Waste becomes a resource for sustainable wastewater treatment

Wastewater treatment plants continually encounter new challenges, such as enhancing effluent quality, meeting discharge standards, and optimizing energy consumption, operating costs, and minimizing greenhouse gas emissions.
In her doctoral thesis, Tuğba Sapmaz Wikström explored the production of volatile fatty acids (VFAs) from organic waste, such as pulp from paper mills or sewage sludge, using membrane bioreactors. The studies have shown promising results on how VFAs, mainly acetic acid, butyric acid and propionic acid, can serve as a more environmentally and economically sustainable carbon source for denitrification. Denitrification is a crucial process aimed at purifying wastewater from nitrate, as an excess of nitrate in water bodies can lead to eutrophication, algae growth, and oxygen depletion for other organisms.

“It was genuinely exciting to see that waste-derived VFAs could offer a sustainable solution against the most used carbon source: fossil-derived methanol or expensive ethanol. This was great news to address the challenges of carbon source provision in nitrogen removal within wastewater treatment plants anywhere in the world that used biological nitrogen removal process,” said Tuğba Sapmaz Wikström.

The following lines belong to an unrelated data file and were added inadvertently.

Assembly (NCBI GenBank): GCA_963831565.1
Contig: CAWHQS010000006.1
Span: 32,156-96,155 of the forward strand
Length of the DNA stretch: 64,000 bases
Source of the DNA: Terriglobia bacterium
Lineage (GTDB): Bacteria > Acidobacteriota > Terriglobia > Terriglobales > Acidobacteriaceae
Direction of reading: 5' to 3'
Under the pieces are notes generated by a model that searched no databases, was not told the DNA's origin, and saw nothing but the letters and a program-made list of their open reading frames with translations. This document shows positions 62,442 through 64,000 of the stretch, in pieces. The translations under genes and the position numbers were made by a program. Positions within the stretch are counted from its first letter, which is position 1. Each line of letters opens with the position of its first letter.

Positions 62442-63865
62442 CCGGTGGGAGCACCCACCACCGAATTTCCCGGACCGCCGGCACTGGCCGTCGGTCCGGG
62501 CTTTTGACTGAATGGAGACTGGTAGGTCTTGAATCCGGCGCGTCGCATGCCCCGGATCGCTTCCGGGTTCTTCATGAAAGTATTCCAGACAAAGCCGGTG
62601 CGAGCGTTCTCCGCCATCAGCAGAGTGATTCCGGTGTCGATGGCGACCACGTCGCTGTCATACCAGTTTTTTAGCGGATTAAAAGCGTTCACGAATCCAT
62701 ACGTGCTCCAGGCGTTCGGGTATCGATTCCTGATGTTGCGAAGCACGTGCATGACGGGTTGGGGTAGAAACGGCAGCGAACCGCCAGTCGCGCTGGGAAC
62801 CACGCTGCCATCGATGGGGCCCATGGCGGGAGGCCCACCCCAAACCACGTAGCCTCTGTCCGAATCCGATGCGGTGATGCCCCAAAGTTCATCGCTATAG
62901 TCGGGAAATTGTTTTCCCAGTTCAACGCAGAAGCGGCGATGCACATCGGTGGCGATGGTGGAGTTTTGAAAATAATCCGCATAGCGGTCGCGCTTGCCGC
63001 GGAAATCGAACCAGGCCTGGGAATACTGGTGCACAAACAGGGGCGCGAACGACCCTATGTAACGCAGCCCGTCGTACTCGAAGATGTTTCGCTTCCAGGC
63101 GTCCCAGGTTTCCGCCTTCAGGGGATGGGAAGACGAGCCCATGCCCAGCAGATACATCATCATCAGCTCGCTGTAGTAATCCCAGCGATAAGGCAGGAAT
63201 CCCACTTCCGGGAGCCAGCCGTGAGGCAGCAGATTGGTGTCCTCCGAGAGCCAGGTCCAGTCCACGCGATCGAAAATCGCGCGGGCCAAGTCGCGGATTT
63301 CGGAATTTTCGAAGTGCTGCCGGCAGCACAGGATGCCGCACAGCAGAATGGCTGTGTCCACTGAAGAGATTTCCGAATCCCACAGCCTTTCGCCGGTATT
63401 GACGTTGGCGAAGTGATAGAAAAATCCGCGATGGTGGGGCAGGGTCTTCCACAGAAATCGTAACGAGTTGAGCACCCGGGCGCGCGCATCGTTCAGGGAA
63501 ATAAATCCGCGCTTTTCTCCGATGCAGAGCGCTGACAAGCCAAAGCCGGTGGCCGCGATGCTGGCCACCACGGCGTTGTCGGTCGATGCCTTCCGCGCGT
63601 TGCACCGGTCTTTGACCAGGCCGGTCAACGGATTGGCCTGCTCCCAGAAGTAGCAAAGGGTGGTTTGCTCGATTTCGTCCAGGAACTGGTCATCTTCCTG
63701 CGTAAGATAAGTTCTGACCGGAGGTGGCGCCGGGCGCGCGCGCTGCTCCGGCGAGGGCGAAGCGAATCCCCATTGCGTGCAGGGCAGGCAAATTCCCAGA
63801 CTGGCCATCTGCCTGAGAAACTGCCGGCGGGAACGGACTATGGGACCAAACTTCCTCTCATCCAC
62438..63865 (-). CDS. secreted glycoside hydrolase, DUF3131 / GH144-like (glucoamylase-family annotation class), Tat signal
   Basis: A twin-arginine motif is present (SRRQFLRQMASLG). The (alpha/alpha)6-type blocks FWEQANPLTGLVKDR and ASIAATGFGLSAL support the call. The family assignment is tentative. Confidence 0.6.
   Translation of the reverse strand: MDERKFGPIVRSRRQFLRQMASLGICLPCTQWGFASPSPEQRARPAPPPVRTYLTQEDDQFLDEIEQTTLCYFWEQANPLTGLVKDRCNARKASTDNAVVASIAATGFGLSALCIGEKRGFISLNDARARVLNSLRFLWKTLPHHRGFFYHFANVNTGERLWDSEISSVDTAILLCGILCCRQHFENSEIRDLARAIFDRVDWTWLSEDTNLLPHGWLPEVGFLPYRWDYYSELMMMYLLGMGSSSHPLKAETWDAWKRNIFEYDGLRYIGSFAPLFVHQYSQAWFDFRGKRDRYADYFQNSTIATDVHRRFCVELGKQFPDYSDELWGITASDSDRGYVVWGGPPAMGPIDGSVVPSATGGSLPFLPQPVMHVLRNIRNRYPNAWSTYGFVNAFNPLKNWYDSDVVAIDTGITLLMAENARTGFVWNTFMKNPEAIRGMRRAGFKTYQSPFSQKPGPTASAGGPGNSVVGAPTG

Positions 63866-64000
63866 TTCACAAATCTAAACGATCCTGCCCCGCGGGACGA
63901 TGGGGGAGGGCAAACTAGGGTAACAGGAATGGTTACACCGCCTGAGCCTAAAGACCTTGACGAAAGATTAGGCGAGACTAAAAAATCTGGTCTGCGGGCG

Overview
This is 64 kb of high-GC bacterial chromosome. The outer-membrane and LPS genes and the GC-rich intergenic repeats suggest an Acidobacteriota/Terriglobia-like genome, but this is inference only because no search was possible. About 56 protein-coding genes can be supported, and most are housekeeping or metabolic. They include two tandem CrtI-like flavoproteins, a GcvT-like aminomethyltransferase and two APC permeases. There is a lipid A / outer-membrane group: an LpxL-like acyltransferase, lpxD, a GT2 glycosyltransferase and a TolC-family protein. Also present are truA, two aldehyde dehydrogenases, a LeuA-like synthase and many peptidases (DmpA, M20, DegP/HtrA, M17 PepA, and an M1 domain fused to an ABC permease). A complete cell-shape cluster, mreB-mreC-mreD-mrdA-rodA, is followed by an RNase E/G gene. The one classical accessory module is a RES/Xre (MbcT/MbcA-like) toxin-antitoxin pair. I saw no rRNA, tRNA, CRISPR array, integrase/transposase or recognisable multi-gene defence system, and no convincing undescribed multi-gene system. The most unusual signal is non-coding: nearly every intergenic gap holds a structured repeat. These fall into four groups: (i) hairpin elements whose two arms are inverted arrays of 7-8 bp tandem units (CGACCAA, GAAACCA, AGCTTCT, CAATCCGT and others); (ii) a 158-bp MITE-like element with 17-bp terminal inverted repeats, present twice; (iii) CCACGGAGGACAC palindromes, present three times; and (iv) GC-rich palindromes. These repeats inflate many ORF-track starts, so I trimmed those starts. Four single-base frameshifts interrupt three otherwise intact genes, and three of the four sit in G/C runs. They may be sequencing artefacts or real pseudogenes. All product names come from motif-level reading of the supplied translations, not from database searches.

In her studies, she also identified methods such as ion exchange and nanofiltration—techniques used in water treatment—to purify and enhance the carbon content in waste-derived VFAs. This, in turn, can further improve their performance in nitrogen removal.

Caffeine and late nights in the lab

What has it been like to pursue a doctorate? Tuğba humorously describes the time as a vortex of caffeine, late nights in the lab, and existential crises. However, she adds more seriously that there were many moments of joy when the work flowed smoothly, and the puzzle pieces began to fall into place. 

“It has been a wild journey, but I wouldn’t want to exchange it for anything else. Working on a topic with the potential to address pressing issues like the carbon footprint in wastewater treatment, particularly regarding one of the major contributors of greenhouse gas emissions – fossil derived chemical consumption with a replacement of waste-derived volatile fatty acids, has been motivating and has fueled my passion for research and innovation”, concludes Tuğba Sapmaz Wikström. 

Tuğba Sapmaz Wikström conducted her dissertation work as part of the project Sustainable biorefineries by developing VFA platform. On 15 March, she defended her thesis titled “Unlocking Sustainability in Wastewater Denitrification through Waste-Derived Volatile Fatty Acids” and receives a double-degree from both University of Borås and Istanbul Technical University (ITU). Her supervisors were Mohammad Taherzadeh, co-supervisor Amir Mahboubi Soufiani, University of Borås, and co-supervisor Derya Yuksel Imer, ITU.

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Tuğba Sapmaz Wikström researcher profile page

The doctoral thesis Unlocking Sustainability in Wastewater Denitrification through Waste-Derived Volatile Fatty Acids

The project Sustainable biorefineries by developing VFA platform

More research from the Swedish Centre for Resource Recovery